The Snail-Watcher and Other Stories

I’ve never given Patricia Highsmith much thought. Other than reading The Talented Mr Ripley many many moons ago after the movie came out (and not remembering very much of it), Highsmith has always stayed on the fringes of my read-ar. Out of sight.

Which is a pity.

Then I read Elisabeth Tova Bailey’s The Sound of a Wild Snail Eating. Funny that it took a book about illness and snails to get me to try Highsmith again (not that the first time was bad or anything, it was just soooo long ago).

Anyway, this collection of short stories opens with The Snail-Watcher, a bizarre but fascinating story about a man’s new hobby.

“When Mr Peter Knoppert began to make a hobby of snail-watching, he had no idea that his handful of specimens would become hundreds in no time.”

It was all that I hoped for and more. An intriguing tale of suburban-animal troubles – innocuous at first but eventually disastrous.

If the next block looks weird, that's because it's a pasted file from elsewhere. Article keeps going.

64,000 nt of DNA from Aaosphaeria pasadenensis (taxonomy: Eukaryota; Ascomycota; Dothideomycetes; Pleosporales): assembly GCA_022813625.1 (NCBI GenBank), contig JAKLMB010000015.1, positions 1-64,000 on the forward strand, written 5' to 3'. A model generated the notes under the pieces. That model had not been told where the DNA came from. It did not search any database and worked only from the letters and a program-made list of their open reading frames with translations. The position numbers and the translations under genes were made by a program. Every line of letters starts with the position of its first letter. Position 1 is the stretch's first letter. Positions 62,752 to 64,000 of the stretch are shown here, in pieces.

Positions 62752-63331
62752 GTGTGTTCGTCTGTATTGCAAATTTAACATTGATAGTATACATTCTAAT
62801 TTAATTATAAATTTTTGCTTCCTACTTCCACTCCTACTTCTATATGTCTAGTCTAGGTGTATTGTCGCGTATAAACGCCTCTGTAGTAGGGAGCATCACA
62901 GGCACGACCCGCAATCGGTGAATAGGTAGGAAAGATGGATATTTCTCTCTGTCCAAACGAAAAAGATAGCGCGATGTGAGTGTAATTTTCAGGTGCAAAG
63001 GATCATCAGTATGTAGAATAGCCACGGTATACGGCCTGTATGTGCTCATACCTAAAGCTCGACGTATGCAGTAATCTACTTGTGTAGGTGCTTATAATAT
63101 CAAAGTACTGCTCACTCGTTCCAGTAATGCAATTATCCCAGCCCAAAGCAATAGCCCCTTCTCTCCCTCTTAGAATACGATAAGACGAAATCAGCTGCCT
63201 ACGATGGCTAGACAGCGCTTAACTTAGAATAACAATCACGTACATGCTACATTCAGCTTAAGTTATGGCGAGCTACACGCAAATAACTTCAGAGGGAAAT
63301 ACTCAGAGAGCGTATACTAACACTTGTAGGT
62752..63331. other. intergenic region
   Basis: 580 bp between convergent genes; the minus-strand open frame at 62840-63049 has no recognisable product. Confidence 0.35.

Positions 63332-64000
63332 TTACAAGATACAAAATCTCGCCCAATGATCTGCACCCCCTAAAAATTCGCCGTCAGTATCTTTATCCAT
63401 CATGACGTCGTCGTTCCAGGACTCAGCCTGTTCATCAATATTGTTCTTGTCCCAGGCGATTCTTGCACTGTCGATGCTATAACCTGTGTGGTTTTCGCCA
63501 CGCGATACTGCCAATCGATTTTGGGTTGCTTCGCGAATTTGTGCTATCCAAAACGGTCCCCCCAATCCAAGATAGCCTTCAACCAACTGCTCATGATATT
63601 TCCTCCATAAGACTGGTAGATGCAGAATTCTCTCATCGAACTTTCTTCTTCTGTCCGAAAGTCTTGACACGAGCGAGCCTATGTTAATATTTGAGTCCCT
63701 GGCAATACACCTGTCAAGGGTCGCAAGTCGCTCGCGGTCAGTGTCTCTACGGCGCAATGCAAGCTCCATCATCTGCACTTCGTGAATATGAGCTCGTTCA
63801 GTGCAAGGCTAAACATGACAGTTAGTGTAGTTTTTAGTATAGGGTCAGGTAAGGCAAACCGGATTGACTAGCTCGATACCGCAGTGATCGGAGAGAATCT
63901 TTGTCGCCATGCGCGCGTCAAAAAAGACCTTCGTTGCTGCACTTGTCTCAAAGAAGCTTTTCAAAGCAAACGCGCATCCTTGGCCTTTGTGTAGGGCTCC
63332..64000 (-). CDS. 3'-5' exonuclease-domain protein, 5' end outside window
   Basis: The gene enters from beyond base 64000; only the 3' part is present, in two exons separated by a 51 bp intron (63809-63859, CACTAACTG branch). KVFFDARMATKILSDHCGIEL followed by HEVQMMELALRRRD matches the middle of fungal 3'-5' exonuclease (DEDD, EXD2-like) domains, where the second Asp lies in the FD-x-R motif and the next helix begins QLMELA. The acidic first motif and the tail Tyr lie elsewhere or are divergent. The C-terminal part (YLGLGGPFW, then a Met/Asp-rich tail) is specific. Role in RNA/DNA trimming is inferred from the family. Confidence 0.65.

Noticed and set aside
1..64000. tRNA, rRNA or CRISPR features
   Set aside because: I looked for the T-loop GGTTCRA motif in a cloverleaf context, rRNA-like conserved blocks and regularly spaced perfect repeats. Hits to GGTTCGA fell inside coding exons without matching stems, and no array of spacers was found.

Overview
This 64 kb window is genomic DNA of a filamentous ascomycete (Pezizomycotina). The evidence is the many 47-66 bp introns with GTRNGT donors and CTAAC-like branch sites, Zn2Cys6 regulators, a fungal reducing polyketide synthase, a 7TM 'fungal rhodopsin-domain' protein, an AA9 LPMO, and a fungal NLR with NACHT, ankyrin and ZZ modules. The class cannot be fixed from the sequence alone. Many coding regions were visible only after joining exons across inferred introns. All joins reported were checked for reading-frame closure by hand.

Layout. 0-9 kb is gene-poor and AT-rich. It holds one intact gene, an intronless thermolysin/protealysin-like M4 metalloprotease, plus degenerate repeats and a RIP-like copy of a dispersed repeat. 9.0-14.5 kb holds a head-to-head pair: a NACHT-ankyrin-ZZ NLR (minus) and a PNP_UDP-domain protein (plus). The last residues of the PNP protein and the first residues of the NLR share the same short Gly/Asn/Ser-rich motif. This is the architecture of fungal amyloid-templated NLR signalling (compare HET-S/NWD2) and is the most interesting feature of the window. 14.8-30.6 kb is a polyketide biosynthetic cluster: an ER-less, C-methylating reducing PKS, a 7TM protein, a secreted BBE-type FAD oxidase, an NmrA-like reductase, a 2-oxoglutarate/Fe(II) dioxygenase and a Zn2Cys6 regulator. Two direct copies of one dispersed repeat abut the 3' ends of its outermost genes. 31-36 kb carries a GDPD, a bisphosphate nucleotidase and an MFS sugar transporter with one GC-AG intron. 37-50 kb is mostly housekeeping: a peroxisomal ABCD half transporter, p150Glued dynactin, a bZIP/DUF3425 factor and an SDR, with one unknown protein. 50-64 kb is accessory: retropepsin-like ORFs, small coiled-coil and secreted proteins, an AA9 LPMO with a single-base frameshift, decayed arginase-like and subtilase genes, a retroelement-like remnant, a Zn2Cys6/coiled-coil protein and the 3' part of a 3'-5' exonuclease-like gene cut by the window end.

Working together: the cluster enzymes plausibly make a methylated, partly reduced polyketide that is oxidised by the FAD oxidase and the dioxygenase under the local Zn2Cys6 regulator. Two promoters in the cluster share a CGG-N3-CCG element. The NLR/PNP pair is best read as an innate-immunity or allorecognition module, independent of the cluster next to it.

Highsmith’s stories are most claustrophobic, many of them set in houses, neighborhoods just like yours. These are ordinary people, or at least they seem at first to be ordinary people, leading regular lives. But then there’s that little something that gives the reader a little chill, not quite a shiver down the spine but just that slight chill, enough to make you uncomfortable, enough to make you think about what you just read – furrowed brow in place.

Interestingly, snails feature in another of these short stories, The Quest for ‘Blank Calveringi’, where Professor Avery Clavering ventures onto the small Matusas Islands in search of a new species, specifically, a giant snail. And finds far more than he expected.

But it’s not just about wildlife. Highsmith’s stories demonstrate that humans are far worse creatures, who are jealous, obsessive, violent, and often just rather sad and lonely.

Graham Greene describes Highsmith’s aptitude most brilliantly in his introduction:

“Miss Highsmith is the poet of apprehension rather than fear. Fear after a time, as we all learned in the blitz, is narcotic, it can lull one by fatigue into sleep, but apprehension nags at the nerves gently and inescapably. We have to learn to live with it.”

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